Carboniferous geomagnetic polarity data sources

The most detailed magnetic polarity data are available for the Mississipian (mid-Carboniferous) from North America15. Rather, more fragmentary magnetic polarity data occur in the early Pennsylvanian, which however define the base of the Kiaman superchron (Supplementary Fig. 1) in the late Bashkirian (upper part of European Yeadonian regional stage15). The base Kiaman is approximately at ca. 318.8 Myr, derived from an array of radiometric dates through the Bashkirian and Moscovian from Russian sections, which can be related to the European stages using biostratigraphy17. A gap of some ca. 6 Myrs occurs between the late Mississippian and early Pennsylvanian magnetic polarity data sets; therefore, the magnetic polarity data are incomplete before the start of the Kiaman superchron15.

Late Cambrian–Ordovician geomagnetic polarity data sources

Palaeomagnetic polarity data for the Ordovician define the base of the Moyero superchron in the Tremadocian14. Magnetic polarity data from the underlying late Cambrian are known from Siberia39,40, Australia41 and China42 (Supplementary Fig. 2). The key Siberia data set (from the Kulyumbe section) can be related to the well-dated (using conodonts) Australian data set by a set of carbon isotope-negative and -positive excursions in the late Cambrian40. Attempts at extending the GPTS further into the mid Cambrian using the Kulyumbe section data are hindered by an interval of low-quality data in the Orakta Fm40.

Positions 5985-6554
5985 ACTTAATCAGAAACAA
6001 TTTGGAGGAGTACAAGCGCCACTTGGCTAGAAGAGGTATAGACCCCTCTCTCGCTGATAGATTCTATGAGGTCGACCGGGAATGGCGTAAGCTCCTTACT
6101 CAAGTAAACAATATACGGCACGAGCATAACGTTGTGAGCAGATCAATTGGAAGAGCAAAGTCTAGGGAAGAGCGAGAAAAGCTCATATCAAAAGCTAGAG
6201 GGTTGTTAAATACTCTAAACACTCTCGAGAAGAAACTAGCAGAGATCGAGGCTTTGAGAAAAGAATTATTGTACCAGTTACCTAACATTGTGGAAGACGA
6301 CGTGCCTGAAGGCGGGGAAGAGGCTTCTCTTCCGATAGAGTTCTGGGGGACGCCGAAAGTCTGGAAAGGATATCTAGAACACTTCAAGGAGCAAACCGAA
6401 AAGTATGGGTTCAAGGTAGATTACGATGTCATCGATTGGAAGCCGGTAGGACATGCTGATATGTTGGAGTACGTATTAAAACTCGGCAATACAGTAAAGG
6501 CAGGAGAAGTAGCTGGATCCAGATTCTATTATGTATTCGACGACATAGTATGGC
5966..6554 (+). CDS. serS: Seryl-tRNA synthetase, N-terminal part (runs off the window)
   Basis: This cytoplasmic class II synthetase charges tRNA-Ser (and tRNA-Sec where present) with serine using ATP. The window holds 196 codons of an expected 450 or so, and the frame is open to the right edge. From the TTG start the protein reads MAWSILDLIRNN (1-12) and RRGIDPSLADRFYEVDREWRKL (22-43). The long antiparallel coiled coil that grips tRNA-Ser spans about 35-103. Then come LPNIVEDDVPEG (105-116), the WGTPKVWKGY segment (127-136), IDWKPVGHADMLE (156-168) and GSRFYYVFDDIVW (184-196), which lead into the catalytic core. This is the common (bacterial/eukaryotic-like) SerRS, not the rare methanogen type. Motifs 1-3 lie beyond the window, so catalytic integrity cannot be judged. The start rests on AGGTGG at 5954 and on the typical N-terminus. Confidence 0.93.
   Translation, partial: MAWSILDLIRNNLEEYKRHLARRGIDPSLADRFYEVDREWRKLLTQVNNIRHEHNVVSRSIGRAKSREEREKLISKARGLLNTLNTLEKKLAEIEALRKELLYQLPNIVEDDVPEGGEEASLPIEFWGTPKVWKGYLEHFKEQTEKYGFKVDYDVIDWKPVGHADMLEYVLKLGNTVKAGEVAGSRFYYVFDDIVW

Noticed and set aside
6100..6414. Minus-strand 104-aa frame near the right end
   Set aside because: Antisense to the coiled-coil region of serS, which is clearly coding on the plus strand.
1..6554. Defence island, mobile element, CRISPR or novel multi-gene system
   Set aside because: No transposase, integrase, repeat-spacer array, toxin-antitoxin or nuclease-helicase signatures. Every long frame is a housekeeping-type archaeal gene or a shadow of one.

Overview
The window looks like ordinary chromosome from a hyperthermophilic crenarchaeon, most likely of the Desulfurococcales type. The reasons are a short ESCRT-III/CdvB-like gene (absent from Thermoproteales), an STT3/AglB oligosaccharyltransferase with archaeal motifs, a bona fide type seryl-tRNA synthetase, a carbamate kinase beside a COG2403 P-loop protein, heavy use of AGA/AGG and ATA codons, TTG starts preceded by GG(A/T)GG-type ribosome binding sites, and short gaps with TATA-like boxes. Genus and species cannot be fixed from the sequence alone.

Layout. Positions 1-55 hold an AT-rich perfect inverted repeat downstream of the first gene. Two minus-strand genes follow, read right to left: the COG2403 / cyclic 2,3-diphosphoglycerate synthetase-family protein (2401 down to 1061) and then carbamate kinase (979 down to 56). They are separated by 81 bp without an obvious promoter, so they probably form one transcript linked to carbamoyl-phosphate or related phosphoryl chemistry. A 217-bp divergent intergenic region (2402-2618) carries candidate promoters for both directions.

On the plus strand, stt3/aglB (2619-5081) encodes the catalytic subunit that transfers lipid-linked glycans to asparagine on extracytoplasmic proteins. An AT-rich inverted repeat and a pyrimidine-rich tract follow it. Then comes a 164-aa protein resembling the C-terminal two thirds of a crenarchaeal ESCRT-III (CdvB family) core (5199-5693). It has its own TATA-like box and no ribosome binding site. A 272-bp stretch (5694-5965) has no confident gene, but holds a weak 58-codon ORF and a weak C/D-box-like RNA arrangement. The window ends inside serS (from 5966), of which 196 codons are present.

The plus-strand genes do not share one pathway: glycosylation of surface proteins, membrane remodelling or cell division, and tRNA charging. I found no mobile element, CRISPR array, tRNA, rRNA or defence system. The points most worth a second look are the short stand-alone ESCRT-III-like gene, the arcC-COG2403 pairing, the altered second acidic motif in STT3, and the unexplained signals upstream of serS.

The upper boundary of the Moyero superchron is in the early part of the Middle Ordovician43. No detailed magnetic polarity data are available for the mid Katian or younger in the late Ordovician. The mid and late Ordovician magnetic polarities from Siberia (Fig. 4) are tied to the Siberian regional stages43,44. However, these stages are problematic to correlate to the international Ordovician stages, since they are largely based on endemic shelly faunas45,46. In contrast, data from the Mójcza47 and the Gullhögen sections48 have a well-defined conodont-based biostratigraphy.